As a shepherd boy, David boasted of having to confront a lion and a bear when each wanted to devour his sheep. He tore them to pieces with his bear hands. Imagine the strength he would have needed at the age of twelve to accomplish such a deed. Are your sheep worth risking your life for? How gladly would you lay your life for your sheep?

It is a challenge that only the love for our fellow men (Bible calls them our neighbours) can ignite. Unfortunately, for much of the time the approach is 'it is none of my business.' When would you get yourself involved? When your own relative is concerned? Who are my neighbours, someone once asked Jesus? In response he told them a parable - the parable of the Good Samaritan (Luke 10:25-37) The story talks of a stranger who left all he had to do to take care of a wounded person who had been aggressed by highway brigands. He spent his own resources to take care of a complete stranger. Jesus then concluded by saying: "Go and do likewise." Go and do as he has done. That is the model behaviour required of us. We ought to show concern for our brothers and sisters in the widest sense of the word.

One is tempted to ask, 'Why would the shepherd do what he is doing?' It is because of love. Our Lord Jesus looked at a crowd of over 5,000 men not counting the women and the children who had followed him all day as he taught them and he could read the pangs of hunger on their faces. He questioned his disciples as to what could be done for these people. One said it would take eight month's salary of an average worker to feed them. The other had even dismissed the thought by asking that they be sent away so they could go and find something to eat themselves. 

The Bible account tells us that Jesus looked at the crowd and had compassion on them. That feeling could only come from the true shepherd who asked that they find something for them to eat.   

Nothing can successfully describe our relationship with our Saviour than this picturesque image of the Lord leading his sheep. Whilst their may be false shepherds, the distinction is apparent in who is ready to lay down his life for his sheep.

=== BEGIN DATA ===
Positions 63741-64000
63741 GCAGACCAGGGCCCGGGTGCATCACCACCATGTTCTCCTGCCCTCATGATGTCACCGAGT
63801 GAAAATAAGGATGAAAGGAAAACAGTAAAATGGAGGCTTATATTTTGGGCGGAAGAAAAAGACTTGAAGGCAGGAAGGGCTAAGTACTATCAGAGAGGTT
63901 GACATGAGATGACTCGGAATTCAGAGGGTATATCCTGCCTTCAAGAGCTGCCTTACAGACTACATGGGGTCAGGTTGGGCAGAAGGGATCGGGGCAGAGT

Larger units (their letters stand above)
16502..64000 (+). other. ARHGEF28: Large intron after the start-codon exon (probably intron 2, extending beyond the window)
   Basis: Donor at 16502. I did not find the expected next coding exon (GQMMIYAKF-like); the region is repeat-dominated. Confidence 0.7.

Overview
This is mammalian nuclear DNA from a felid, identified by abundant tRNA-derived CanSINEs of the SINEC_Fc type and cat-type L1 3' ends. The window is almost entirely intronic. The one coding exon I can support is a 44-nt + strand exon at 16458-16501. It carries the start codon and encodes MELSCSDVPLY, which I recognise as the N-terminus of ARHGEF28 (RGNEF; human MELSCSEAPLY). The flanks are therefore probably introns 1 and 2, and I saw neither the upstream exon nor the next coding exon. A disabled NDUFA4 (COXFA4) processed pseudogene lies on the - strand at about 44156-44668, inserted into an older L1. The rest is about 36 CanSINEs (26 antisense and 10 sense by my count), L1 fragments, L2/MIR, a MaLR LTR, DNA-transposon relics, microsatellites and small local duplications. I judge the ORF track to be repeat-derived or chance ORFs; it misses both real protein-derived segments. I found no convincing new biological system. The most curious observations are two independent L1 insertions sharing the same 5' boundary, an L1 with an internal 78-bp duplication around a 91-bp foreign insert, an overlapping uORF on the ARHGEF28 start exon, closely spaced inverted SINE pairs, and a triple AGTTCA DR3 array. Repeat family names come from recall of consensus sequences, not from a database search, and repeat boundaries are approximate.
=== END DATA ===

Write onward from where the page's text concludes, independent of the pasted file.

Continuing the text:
Not all of the Shepherd's sheep are in the pen however. Some have heard his voice not once, not twice, but several times and are still resisting. "Today if you hear his voice, harden not your hearts..." (Hebrews 3:8) Some of his sheep are still wandering like lost sheep, without any clear direction. They need to come back home under the shepherd's care and his watchful eye, because "Your enemy the devil prowls around like a roaring lion looking for someone to devour." (1 Peter 5:8) The Good Shepherd is saying "I have come that they may have life, and have it to the full." (John 10:10)

There is a sharp division amongst his sheep remarks the Good Shepherd and it is disturbing. He wants them united. "I have other sheep that are not of this pen. I must bring them also. They too will listen to my voice, and there shall be one flock and one shepherd." (John 10:16) 

Who is your shepherd? To whose flock do you belong? Pray to God that you belong to the right flock in order to graze from his pasture. Beware of the shepherd who is a hireling who is unable to save. For Scripture teaches, "For there is one God and one mediator between God and men, the man Christ Jesus. (1Timothy 2:5) Paul admonishes: "Salvation is found in no one else, for there is no other name under heaven given to men by which we must be saved." (Acts 4:12)  Do get Shepherd Jesus to lead you, you won't go astray.